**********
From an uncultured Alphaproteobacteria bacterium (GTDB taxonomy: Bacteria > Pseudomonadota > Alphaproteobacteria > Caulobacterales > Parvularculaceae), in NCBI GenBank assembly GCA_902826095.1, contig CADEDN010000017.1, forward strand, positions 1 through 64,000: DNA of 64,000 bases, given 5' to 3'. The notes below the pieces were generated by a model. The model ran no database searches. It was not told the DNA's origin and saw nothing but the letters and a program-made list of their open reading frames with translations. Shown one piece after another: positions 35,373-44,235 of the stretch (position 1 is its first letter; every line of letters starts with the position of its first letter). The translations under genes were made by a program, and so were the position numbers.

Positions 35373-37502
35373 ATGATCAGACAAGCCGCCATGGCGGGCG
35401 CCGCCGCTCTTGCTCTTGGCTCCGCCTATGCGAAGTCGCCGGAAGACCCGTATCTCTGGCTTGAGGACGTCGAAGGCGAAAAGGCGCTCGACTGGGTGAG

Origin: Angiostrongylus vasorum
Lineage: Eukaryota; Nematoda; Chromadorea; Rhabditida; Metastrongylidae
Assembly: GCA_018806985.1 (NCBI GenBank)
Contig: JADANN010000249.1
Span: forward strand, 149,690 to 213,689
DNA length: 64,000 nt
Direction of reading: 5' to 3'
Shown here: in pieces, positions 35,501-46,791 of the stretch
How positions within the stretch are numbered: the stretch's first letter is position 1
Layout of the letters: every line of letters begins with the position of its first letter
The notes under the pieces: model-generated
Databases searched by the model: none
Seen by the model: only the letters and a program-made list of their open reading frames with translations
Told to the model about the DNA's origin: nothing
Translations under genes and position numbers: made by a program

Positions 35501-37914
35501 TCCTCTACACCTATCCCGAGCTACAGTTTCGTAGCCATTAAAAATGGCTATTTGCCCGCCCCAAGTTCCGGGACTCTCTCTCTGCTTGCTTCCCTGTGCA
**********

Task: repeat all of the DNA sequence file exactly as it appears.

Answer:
From an uncultured Alphaproteobacteria bacterium (GTDB taxonomy: Bacteria > Pseudomonadota > Alphaproteobacteria > Caulobacterales > Parvularculaceae), in NCBI GenBank assembly GCA_902826095.1, contig CADEDN010000017.1, forward strand, positions 1 through 64,000: DNA of 64,000 bases, given 5' to 3'. The notes below the pieces were generated by a model. The model ran no database searches. It was not told the DNA's origin and saw nothing but the letters and a program-made list of their open reading frames with translations. Shown one piece after another: positions 35,373-44,235 of the stretch (position 1 is its first letter; every line of letters starts with the position of its first letter). The translations under genes were made by a program, and so were the position numbers.

Positions 35373-37502
35373 ATGATCAGACAAGCCGCCATGGCGGGCG
35401 CCGCCGCTCTTGCTCTTGGCTCCGCCTATGCGAAGTCGCCGGAAGACCCGTATCTCTGGCTTGAGGACGTCGAAGGCGAAAAGGCGCTCGACTGGGTGAG

Origin: Angiostrongylus vasorum
Lineage: Eukaryota; Nematoda; Chromadorea; Rhabditida; Metastrongylidae
Assembly: GCA_018806985.1 (NCBI GenBank)
Contig: JADANN010000249.1
Span: forward strand, 149,690 to 213,689
DNA length: 64,000 nt
Direction of reading: 5' to 3'
Shown here: in pieces, positions 35,501-46,791 of the stretch
How positions within the stretch are numbered: the stretch's first letter is position 1
Layout of the letters: every line of letters begins with the position of its first letter
The notes under the pieces: model-generated
Databases searched by the model: none
Seen by the model: only the letters and a program-made list of their open reading frames with translations
Told to the model about the DNA's origin: nothing
Translations under genes and position numbers: made by a program

Positions 35501-37914
35501 TCCTCTACACCTATCCCGAGCTACAGTTTCGTAGCCATTAAAAATGGCTATTTGCCCGCCCCAAGTTCCGGGACTCTCTCTCTGCTTGCTTCCCTGTGCA